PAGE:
Renal diet –

• Is designed for people with kidney disease.

• Limits protein, sodium, and potassium intake to help decrease the workload on the kidneys.

• May also limit fluid intake to help control swelling and high blood pressure.

• Is based on individual needs and is planned by a registered dietitian.

Mechanical soft diet –

• Is used for people who have difficulty chewing or swallowing food due to dental problems, mouth sores, or a recent surgery.

• Foods are cooked and softened or ground to make them easier to chew and swallow.

• Includes foods such as ground meat, soft-cooked vegetables, and soft fruits.

Puree diet –

• Is used for people who have difficulty chewing and swallowing food.

• Foods are pureed or blended to a smooth consistency.

• Includes foods such as pureed meats, vegetables, and fruits.

Food allergy –

• Eliminates certain foods from the diet due to an allergy.

• Examples of food allergies include milk, eggs, peanuts, tree nuts, fish, shellfish, soy, and wheat.

• Requires careful reading of food labels to avoid hidden allergens.

Food intolerance – • Eliminates certain foods from the diet due to an intolerance.

• Examples of food intolerances include lactose intolerance, gluten intolerance, and fructose intolerance.

• May require supplementation with vitamins and minerals to make up for nutrients lost from the eliminated foods.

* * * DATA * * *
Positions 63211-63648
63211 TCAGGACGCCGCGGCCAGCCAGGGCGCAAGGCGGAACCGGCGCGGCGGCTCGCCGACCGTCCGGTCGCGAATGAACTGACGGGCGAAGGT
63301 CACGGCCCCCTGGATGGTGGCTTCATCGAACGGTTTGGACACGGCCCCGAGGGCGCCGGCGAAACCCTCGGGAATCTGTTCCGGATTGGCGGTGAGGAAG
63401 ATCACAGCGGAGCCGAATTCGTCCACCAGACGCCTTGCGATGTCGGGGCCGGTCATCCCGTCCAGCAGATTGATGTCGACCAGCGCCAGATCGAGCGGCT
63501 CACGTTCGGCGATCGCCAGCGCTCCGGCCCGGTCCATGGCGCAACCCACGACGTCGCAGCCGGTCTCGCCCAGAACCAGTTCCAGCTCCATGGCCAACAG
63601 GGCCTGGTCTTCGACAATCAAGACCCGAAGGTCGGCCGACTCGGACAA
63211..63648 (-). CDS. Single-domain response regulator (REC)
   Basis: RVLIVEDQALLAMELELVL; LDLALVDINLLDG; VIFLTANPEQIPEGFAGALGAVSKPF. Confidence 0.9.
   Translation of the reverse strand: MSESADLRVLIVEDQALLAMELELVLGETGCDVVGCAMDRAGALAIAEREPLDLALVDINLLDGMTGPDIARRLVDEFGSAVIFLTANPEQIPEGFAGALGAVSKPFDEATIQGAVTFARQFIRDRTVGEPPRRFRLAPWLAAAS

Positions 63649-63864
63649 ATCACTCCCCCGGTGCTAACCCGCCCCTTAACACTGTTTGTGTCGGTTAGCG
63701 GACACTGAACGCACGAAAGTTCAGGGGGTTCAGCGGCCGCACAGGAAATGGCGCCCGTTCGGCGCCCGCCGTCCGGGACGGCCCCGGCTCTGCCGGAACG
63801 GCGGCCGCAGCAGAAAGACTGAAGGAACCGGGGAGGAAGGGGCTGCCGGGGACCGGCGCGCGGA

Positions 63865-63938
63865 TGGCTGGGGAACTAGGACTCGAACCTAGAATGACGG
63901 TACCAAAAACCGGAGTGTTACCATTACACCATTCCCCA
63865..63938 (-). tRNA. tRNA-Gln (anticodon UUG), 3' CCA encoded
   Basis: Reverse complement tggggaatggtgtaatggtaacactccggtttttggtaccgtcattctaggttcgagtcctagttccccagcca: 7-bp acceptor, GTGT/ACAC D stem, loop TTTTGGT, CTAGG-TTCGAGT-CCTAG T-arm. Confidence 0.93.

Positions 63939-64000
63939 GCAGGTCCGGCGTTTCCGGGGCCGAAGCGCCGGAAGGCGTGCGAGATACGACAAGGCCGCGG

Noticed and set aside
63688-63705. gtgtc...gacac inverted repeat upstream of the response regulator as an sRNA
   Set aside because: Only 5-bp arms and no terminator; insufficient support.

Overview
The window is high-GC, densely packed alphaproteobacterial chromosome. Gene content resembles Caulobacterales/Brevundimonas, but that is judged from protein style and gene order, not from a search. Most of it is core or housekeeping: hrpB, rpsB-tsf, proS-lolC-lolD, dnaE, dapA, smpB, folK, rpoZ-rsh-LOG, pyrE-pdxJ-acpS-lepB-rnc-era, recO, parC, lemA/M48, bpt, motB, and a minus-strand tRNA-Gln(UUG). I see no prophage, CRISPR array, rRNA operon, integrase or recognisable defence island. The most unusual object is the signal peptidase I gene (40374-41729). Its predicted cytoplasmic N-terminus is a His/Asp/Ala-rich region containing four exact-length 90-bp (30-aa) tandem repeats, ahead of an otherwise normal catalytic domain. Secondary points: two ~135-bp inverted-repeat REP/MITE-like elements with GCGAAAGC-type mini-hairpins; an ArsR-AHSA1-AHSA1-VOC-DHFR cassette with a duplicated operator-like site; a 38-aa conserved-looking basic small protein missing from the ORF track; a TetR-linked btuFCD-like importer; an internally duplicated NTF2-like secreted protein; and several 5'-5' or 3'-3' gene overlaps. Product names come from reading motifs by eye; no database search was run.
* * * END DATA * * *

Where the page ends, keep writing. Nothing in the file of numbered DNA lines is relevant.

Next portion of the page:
Tube feedings –

• Are used for people who cannot eat or swallow food orally.

• Nutrients are delivered through a tube that goes directly into the stomach or small intestine.

• Liquid tube feedings can be used as a supplement or as a complete replacement for meals.

• May be used short-term or long-term, depending on the individual’s needs.

Additional feedings –

• Are used to provide extra nutrition in addition to regular meals.

• Supplements may be in the form of liquid nutritional shakes.

• Nourishments may be snack foods or beverages given between meals.

• HS snacks are given as a snack food or beverage at bedtime.

In conclusion, therapeutic diets are tailored meal plans that help manage and treat specific medical conditions. They can be modified based on an individual’s nutrient needs, food allergies or intolerances, and texture preferences. Common therapeutic diets include nutrient modifications, texture modifications, food allergy or intolerance modifications, tube feedings, and additional feedings. It is important to work with a physician and registered dietitian to determine the appropriate therapeutic diet for an individual’s needs. By following a therapeutic diet, individuals can maintain, restore, or correct their nutritional status, manage weight, and control medical conditions.